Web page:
Being the gracious host he is, Mr. John Blackburn immediately offered me a drink upon my entrance from the rain, into the great hall of his family’s historic ranch home. “Bourbon on the rocks con agua, por favor.” The room was a homage to the life of the avid hunting sportsman. Stuffed quail, pheasant, duck and dove are mounted mid-flight. A black bear stands in the corner, frozen in attack mode, claws and teeth exposed. To the far side of the room, an imposing metal door to the gun safe lies open, in anticipation of this evening’s shoot.
My visit was an occasion to meet a true South Texas gentleman and friend of John’s - Mr. Matt Grayson. Matt isn’t a born and bred Texan, but one could say it was in his blood. Naturally drawn to the topography and lifestyle of South Texas, Matt’s family heritage coincidentally descends from several of the original settling families of Texas. Accomplished in his own right in the world of finance and investments, the South Texas lifestyle serves as an escape for Matt. It’s a slower-paced world that values friendship and a higher quality of life steeped in tradition and class. Leisure is also an important aspect of the South Texas lifestyle. Leisure is the basis of culture; it signifies a higher standard of civilization and progress that affords man the time to participate in activities that exist beyond our basic needs of life sustenance. South Texas is certainly a distinct and remarkable culture that fully embraces the value of leisure.
For rancher gentlemen like Matt and John, that leisurely lifestyle is marked by pursuits such as hunting, world travel (sometimes simultaneously), art, society, literature, and of course developing a refined palate for whiskies and other libations. In the course of our conversation, I learned the nuances that link that lifestyle of leisure with the distinct culture of the South Texas gentleman. For example, an affinity for speaking in Spanish harks back to the tradition of upper classes holding fast to their European heritage. We move into the library with our drinks. Matt and John describe how the life of the gentleman doesn’t just participate in hunting sports, but admires its aesthetics away from the field as well. We discuss the revered sporting artist, Percival Leonard Rosseau, and we admire the Rosseau original that has been in John’s family for generations. Rosseau’s impressionist style romanticizes the hunting experience with hazy woodland scenery, and highlights the special beauty that is a sportsman’s loyal partner - the sporting dog.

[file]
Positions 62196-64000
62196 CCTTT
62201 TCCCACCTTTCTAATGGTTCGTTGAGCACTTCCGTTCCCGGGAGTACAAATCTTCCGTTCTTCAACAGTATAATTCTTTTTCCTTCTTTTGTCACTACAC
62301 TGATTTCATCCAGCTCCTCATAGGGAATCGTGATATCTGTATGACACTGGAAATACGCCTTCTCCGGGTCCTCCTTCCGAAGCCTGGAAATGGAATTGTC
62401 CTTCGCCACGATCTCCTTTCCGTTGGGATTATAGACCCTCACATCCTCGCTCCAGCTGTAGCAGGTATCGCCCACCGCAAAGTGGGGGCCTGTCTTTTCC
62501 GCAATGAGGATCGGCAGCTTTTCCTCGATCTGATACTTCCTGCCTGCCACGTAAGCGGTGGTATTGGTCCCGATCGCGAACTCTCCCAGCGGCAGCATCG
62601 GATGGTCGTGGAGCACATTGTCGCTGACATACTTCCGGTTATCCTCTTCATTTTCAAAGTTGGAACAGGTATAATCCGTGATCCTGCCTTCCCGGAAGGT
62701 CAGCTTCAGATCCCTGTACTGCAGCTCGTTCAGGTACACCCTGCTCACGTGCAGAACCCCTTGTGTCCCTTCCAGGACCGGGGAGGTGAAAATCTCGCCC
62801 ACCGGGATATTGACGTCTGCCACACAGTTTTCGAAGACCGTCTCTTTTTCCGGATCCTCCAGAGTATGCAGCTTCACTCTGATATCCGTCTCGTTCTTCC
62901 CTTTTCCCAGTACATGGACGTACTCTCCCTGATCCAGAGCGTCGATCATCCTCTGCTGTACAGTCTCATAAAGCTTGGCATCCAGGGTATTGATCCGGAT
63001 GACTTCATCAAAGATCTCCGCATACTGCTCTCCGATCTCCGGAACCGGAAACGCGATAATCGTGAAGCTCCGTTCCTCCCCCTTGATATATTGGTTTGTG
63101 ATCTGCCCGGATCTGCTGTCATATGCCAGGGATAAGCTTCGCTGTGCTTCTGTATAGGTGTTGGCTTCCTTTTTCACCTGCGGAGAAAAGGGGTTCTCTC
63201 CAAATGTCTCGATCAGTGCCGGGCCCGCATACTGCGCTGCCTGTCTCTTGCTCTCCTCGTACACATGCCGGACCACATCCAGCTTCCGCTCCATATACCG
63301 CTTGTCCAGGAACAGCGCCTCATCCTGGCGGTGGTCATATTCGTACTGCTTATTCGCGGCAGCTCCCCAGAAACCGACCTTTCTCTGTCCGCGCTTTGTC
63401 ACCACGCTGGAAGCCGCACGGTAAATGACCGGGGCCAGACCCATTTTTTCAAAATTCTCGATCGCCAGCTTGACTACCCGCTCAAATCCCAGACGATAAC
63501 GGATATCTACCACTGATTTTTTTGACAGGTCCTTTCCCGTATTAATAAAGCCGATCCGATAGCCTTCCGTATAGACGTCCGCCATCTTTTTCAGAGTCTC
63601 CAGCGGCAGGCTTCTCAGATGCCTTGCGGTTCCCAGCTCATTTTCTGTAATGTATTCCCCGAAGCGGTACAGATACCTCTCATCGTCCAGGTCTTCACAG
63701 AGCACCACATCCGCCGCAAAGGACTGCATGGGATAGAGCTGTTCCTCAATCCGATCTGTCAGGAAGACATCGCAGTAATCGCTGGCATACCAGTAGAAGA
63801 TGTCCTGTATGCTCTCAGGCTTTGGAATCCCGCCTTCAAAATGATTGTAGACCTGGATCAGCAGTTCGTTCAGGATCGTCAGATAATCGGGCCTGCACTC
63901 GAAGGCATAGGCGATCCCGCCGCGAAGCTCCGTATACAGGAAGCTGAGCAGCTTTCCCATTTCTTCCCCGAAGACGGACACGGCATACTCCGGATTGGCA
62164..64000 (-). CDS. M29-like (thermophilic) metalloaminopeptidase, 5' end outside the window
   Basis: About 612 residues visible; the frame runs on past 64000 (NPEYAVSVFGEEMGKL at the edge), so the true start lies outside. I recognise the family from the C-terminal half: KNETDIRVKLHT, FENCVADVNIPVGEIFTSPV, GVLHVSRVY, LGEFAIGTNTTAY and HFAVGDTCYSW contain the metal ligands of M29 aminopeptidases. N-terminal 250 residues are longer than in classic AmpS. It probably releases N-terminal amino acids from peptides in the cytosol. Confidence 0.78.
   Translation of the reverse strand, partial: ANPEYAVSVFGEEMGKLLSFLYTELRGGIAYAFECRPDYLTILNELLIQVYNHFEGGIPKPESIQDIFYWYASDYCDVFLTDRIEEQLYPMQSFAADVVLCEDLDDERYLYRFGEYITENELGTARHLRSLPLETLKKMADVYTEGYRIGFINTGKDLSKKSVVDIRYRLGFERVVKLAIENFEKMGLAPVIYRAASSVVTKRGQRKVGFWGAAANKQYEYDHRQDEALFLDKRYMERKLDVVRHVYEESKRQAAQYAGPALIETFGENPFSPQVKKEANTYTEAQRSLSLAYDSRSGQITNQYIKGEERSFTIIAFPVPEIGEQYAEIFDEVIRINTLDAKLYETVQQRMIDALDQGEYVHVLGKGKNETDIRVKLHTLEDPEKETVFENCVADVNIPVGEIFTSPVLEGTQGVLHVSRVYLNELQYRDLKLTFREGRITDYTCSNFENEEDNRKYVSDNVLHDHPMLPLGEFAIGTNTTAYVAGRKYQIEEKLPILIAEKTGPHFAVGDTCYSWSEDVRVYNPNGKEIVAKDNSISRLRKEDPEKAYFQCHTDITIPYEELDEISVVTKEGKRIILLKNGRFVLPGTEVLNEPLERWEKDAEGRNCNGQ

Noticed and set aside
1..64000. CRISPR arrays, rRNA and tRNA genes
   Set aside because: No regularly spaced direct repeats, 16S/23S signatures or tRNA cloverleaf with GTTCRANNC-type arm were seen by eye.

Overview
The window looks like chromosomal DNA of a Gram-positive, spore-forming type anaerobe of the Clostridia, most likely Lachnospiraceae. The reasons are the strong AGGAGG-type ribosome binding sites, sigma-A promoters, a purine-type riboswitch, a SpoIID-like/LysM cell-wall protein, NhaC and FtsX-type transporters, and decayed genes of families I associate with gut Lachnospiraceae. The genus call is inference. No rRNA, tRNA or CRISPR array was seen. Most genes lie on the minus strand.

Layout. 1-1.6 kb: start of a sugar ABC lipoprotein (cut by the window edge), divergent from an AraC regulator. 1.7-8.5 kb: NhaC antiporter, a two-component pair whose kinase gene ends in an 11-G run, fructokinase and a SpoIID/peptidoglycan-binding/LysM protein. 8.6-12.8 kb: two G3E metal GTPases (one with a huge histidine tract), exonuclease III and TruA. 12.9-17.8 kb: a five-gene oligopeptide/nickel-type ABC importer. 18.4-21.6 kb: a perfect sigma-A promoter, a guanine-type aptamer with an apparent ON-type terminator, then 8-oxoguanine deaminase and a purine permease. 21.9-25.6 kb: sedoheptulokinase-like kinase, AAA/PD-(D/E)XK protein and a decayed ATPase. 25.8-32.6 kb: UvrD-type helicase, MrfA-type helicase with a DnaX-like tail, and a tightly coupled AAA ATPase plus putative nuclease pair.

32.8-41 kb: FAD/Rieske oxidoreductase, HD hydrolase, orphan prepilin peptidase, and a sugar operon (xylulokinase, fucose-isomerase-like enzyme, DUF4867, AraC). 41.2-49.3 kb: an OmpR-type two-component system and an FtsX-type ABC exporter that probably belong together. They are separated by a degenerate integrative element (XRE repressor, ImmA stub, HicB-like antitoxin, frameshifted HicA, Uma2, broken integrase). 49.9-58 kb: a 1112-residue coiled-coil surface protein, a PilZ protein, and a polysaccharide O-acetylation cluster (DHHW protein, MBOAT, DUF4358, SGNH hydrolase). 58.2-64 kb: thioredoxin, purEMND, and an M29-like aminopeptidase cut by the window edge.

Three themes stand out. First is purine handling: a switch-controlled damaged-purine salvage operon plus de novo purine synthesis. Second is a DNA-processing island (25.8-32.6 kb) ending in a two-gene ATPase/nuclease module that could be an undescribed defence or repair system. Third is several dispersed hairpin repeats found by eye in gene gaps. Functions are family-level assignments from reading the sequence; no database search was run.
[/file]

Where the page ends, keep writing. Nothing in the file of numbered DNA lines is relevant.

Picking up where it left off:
Conversation soon turns to hunting, or as the gentlemen corrected me - they consider themselves more sportsmen than hunters. Being a sportsman implies a sense of class and conservatorship, cultivating the land to encourage a healthy game population. Conservation of the natural habitat is a way of giving back to nature in gratitude, and ensuring an environment that fosters bountiful wildlife for its own sake and for future hunts. The outdoorsman also enjoys nature for the occasional moments of self-reflection, the comradeship shared with friends, and self-competition. It’s not about shooting as many birds as possible, it’s about perfecting your form, your aim, and enjoying the total experience.
During the course of this conversation, we’ve finished our whiskey and the dogs are getting restless. Rebel, an English Cocker Spaniel, climbs onto the couch and insists on attention from Matt. Fergus, a German Wirehair Pointer, stands by, content enough to be in the presence of his beloved master, John. Both John and Matt’s canine companions had graced our presence throughout the evening, asking for the occasional head scratch. Every traditional hunter has one sporting dog who transcends their role as retriever, flusher, or pointer, and becomes the gentleman’s best friend. The connection between Rebel and Matt was clear. John’s pointer, Fergus, is a little more stoic which befits his ‘wise old-man’ appearance. It’s uncommon to find a human-friend so attentive, responsive, loyal, trusting, and loving as a good dog. This connection between man and dog serves a vital role in fulfilling the gentleman’s social circle.
We hardly noticed, but the storm passed while we were entrenched deeply in conversation. The sky is now clear, and weather acceptable for a round of skeet. About a quarter of a mile further down John’s driveway, lies the Bar J skeet field. Matt and John joke around in Spanish as they fill the skeet thrower with clays, unwind the pull cord, fill shell bags and prep shotguns. Rebel follows Matt closely, half expecting to retrieve bird out of habit of nature. This is old hat for Matt and John, and before you know it, earplugs are in and Matt begins at station one. The comradeship observed throughout the round is one of support, personal betterment, and jovial banter. One can clearly see why the men try to make this a regular social engagement with each other. Round two begins before you know it. If it weren’t for the diminishing light, I am sure they would have kept going for one or two more.
Penny for our thoughts...
The Bethune & Son blog captures the lifestyle of the South Texas gentleman. From men's clothing, to recreations, food and values - this blog tells you all you need to know about being a Bethune & Son gentleman.